End table set - build #8: Veneering the top

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Blog entry by Ottacat posted 02-05-2014 01:27 PM 2118 reads 1 time favorited 3 comments Add to Favorites Watch
« Part 7: Ebonizing the legs Part 8 of End table set - build series Part 9: Adding the frame »

Veneering a top when your veneer is already big enough that you can do it by trimming down the veneer to fit the table top size is quite easy. You don’t have to worry about doing any jointing and taping pieces together.

The pelin burl I ordered was the first species I’ve used that wasn’t naturally flat. Fortunately had also ordered some flattening solution from Veneer Supplies for just such a situation. My single sheet of veneer was big enough for both table tops and even a spare. I started by rough cutting them oversized. Given the veneer was rippled and a bit brittle I had to do this carefully. I slightly split one piece because of this so I quickly added blue tape.

Next I soaked down all the pieces in flattening solution and let it soak in.

Once they were flexible I put them on sheets of absorbent towels and placed them between two sheets of MDF. Ideally I would then have placed the assembling in a vacuum press for the 2-day drying period but my vacuum press is the continuous run type and I didn’t want it running for two days. So I put the sandwich on the floor and then piled on every heavy thing in my shop – a portable planer, my compressor and a few other things.

After two days the veneer was nice and flat and I did my veneering using 18mm baltic birch plywood as the substrate. For a backer veneer I went to another local dealer and bought some paper-backed sapele veneer to use as the backer veneer. They didn’t have mahogany and the sapele was the closest match to my planned mahogany frame. Of course nobody may ever look under the table but these small details matter to me. With everything glued up, into the press they went.

I used a medium brown glue and the spots of veneer tape are covering small holes in the burl veneer. They’ll fill with glue and hopefully blend in. The holes are around 1/16” in size. When they came out of the press I was surprised at how many tiny pinholes there were that the glue came up through that I hadn’t noticed before. When the glue was fully cured I broke most of them off with a sharp chisel and I’ll sand down the rest.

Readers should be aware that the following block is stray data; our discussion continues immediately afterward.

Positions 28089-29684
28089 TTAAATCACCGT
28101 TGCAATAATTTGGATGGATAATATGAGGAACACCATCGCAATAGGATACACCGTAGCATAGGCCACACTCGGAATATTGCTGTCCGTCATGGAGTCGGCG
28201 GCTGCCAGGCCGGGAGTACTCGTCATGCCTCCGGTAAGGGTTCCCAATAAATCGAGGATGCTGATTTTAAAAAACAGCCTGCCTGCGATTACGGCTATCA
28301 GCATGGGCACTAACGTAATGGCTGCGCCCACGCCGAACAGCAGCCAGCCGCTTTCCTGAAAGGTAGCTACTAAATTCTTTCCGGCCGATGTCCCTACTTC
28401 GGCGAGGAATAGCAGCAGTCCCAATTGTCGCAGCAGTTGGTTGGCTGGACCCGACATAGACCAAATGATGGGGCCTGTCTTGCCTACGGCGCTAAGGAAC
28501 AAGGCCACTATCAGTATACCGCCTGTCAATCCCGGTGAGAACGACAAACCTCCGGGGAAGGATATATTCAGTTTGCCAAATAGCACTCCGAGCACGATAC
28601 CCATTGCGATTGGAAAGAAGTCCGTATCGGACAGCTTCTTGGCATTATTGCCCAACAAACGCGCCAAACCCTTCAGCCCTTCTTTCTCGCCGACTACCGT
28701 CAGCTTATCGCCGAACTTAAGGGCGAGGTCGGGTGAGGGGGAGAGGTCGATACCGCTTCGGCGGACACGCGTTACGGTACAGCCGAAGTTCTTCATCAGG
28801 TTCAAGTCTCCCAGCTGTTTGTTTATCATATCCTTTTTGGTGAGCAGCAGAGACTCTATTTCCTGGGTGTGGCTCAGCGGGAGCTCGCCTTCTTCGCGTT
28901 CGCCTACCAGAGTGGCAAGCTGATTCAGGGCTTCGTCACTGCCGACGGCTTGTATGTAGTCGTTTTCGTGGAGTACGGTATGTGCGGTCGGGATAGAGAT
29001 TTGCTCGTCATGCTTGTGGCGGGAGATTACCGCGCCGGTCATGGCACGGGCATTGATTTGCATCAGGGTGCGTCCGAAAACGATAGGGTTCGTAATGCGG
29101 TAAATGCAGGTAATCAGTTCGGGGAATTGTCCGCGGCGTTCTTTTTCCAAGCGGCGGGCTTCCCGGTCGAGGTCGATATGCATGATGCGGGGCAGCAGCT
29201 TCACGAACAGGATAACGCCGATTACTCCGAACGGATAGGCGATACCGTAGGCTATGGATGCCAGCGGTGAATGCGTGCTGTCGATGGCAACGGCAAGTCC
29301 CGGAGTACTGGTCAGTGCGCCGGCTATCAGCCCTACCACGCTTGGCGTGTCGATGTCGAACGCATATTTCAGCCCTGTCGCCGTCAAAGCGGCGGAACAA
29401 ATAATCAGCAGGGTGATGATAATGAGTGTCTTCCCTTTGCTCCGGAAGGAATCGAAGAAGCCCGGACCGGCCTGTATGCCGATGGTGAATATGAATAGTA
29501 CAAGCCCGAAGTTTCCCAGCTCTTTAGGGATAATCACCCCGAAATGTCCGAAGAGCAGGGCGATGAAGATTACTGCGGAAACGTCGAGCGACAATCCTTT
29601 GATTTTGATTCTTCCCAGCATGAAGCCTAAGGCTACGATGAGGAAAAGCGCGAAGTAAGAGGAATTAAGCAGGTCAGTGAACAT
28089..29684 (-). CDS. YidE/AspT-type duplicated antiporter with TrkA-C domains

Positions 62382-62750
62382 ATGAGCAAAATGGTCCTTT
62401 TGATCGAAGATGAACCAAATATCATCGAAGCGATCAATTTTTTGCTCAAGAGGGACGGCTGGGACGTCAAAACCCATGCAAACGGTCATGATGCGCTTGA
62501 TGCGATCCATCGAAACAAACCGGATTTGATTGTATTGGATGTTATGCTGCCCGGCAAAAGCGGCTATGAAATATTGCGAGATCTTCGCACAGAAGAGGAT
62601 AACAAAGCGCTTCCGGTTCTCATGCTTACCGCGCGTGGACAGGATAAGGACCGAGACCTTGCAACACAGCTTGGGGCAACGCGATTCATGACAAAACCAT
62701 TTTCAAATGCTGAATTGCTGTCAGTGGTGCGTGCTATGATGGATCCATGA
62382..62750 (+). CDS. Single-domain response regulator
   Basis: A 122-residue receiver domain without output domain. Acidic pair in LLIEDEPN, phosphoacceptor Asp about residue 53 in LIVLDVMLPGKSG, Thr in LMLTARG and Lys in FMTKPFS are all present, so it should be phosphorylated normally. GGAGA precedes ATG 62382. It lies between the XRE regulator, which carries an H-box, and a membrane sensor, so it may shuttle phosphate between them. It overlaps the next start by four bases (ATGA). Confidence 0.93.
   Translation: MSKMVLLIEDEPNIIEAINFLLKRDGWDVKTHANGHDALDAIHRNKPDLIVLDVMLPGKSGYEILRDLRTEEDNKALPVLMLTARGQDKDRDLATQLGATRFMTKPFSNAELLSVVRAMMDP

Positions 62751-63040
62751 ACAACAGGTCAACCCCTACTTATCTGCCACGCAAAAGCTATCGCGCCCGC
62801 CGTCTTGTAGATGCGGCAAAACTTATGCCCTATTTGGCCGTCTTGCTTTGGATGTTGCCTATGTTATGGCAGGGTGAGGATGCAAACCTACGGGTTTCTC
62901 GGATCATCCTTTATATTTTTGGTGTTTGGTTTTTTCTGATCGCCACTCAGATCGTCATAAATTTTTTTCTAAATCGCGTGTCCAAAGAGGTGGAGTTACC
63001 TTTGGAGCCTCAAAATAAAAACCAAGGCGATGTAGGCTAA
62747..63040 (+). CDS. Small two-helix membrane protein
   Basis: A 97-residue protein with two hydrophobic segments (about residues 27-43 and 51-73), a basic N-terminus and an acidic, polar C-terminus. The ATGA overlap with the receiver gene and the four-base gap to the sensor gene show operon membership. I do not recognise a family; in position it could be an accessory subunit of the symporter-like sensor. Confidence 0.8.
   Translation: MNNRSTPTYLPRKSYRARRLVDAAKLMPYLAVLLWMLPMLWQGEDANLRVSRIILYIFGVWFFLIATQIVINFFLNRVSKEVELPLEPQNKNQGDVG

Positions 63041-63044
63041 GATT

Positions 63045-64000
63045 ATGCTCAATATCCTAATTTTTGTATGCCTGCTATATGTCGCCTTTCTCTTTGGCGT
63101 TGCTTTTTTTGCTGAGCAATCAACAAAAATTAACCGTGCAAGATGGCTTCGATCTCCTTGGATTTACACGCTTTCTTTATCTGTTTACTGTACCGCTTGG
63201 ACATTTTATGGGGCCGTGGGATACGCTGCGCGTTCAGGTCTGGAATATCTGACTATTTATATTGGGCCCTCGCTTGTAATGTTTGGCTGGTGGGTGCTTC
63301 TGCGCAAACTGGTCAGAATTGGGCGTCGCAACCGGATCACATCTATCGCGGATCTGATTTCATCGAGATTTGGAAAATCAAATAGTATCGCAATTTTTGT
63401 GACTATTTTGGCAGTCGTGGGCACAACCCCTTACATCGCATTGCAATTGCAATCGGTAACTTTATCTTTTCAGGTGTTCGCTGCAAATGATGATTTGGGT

I also did a third piece in a separate pressing to be used for testing finishes. Once they came out of the press I propped them up on the bases to get a feel for how things might start looking.

Next is to make the border frame and do the ebony inlay.

3 comments so far

View CL810's profile


4072 posts in 3905 days

#1 posted 02-05-2014 02:20 PM

I also did a third piece in a separate pressing to be used for testing finishes

Smart man.

-- "The only limits to our realization of tomorrow will be our doubts of today." - FDR

View jumbojack's profile


1691 posts in 3541 days

#2 posted 02-05-2014 05:14 PM

First off let me thank you for the blog. I love builds that are blogged. I am too unorganized to do it, and my shop is an embarrassment to woodworkers the world over.
I have seen that solution for flattening veneer, but I just use distilled water and it seems to do the job. Have you ever tried water. If so did you notice that the solution did a better job?
I probably dont need to warn you about sanding with care. Do not spot sand, that veneer is thinner than you think.

-- Made in America, with American made tools....Shopsmith

View Ottacat's profile


532 posts in 2769 days

#3 posted 02-06-2014 12:24 AM

jumbojack, I haven’t tried distilled water so I have no basis for comparison. I was already ordering a bunch of stuff from Veneering Supplies so the incremental cost of the softening solution wasn’t much.

Blogging builds isn’t very hard with today’s camera phones. My shop is also messy and the photos are ‘selective’ :) However I’m glad you are enjoying it.

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